The Turtle Edition is a great choice for educational environments or anyplace else where slow, controlled speed is important. On the flip side, the Hyper Edition uses high-power motors with a low-gear-ratio gearbox to offer a LOT of speed, but this also means reduced control and a higher risk of the robot damaging itself, so we only recommend it for advanced users who want to push the limits of what this robot platform can do. We also make the 3pi+ 2040 control board and 3pi+ chassis available separately for those who would like to do something custom with one of our many other Micro Metal Gearmotor options.

To recap from our early adopter release announcement, this robot combines our 3pi+ chassis with the power of the Raspberry Pi RP2040 microcontroller, and it’s full of cool features:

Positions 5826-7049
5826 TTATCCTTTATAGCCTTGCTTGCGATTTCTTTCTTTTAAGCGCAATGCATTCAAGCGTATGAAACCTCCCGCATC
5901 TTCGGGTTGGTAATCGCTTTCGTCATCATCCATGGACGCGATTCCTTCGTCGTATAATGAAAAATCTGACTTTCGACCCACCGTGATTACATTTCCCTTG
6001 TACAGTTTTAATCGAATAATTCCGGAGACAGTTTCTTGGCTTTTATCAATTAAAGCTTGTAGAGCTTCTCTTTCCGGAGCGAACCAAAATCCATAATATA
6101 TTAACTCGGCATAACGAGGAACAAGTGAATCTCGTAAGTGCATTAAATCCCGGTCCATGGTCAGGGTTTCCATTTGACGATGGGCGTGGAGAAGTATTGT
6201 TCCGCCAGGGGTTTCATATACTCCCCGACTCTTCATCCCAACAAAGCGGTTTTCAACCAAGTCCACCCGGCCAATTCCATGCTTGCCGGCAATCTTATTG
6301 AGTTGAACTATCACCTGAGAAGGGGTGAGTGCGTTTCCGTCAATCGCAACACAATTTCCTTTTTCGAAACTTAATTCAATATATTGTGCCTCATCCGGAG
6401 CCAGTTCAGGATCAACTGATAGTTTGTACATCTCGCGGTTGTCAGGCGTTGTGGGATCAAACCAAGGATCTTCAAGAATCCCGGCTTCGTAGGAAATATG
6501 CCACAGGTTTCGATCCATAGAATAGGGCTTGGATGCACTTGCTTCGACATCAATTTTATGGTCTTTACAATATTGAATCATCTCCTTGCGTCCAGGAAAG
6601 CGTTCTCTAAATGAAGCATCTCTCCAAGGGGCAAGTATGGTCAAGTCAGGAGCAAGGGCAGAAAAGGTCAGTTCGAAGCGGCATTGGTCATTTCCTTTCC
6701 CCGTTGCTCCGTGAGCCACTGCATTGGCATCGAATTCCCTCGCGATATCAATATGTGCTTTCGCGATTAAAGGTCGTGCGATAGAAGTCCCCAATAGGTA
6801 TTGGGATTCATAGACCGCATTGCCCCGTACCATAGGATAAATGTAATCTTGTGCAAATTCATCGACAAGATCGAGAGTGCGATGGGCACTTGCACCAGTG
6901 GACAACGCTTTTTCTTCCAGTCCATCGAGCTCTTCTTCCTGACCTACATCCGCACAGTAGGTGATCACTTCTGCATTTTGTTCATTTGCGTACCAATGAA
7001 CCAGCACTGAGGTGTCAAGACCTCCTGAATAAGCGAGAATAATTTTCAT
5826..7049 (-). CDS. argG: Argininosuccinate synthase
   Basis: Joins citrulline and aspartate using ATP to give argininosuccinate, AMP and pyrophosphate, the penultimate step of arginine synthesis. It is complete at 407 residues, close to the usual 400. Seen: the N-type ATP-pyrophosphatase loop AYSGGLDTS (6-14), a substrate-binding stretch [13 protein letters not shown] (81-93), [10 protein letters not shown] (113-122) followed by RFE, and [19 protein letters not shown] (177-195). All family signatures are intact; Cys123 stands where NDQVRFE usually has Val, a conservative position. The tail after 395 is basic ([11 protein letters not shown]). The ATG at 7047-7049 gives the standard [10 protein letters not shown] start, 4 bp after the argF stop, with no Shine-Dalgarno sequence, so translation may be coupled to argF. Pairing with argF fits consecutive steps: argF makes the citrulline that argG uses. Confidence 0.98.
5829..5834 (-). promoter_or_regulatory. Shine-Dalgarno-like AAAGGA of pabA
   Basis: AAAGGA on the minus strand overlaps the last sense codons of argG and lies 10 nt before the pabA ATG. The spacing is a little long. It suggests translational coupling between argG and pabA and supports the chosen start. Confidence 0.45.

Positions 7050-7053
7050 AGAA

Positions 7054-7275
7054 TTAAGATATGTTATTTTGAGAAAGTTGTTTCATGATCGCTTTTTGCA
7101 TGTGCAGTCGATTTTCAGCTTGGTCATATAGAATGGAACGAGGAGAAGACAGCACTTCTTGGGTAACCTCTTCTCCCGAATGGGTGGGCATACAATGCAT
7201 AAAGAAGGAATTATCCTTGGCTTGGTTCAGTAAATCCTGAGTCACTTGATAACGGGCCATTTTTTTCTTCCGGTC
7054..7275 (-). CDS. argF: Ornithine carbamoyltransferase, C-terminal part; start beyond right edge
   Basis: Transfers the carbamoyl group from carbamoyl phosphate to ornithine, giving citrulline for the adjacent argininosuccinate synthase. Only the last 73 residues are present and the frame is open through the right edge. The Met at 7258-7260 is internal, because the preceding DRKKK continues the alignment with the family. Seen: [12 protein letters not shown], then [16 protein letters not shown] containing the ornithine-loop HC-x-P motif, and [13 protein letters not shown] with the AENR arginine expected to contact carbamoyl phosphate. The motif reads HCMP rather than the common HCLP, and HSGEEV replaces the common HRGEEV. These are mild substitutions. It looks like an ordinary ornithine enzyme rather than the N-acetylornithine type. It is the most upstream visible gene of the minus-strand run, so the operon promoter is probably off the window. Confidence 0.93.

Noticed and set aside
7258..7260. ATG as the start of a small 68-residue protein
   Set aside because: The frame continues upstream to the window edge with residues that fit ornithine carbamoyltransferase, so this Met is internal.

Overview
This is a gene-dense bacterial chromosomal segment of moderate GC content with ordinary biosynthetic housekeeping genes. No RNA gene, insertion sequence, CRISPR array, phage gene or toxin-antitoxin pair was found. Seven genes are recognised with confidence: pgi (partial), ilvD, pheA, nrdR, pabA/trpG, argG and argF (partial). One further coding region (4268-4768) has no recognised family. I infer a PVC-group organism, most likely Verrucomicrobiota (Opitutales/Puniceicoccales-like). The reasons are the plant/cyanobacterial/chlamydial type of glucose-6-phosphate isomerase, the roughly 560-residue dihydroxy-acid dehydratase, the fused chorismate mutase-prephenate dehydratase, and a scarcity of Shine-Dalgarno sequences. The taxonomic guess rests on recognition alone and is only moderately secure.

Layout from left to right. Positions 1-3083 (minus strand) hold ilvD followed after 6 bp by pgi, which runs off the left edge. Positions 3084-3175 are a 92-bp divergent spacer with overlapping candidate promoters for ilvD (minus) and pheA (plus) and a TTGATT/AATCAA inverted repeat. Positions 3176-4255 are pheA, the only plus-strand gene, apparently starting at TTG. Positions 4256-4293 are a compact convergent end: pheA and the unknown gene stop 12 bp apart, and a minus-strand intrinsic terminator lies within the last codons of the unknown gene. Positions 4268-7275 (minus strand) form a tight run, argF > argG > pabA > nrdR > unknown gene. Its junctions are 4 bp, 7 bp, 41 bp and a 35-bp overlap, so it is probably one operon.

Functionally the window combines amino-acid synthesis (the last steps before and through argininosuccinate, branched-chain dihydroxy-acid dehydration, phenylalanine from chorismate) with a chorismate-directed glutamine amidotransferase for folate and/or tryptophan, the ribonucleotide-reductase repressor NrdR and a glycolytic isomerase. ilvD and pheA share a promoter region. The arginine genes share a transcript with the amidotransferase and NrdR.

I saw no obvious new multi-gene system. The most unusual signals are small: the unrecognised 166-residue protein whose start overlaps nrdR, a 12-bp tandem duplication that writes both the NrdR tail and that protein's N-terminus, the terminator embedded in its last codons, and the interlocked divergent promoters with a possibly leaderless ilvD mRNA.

We have a comprehensive set of example Python programs to help get you started using all of these features, and we expect to continue adding more over time. Let us know if there’s something in particular you would want to see that is not already covered!

MicroPython drive showing 3pi+ 2040 demo programs.

The blink.py demo program in a text editor.

Moving sculpture Kinetic Little Rain

Posted by Emily on 1 June 2023

This hypnotic video from customer Alain Haerri shows Kinetic Little Rain, a moving sculpture that was inspired by the sculpture Kinetic Rain in the Changi Airport in Singapore. Alain’s sculpture features 100 blown glass drops that are moved by stepper motors. Each motor is driven by its own Tic T500 Stepper Motor Controller and the whole setup is controlled by an Arduino Mega 2560.

Memorial Day Sale going on now!

Posted by Emily on 26 May 2023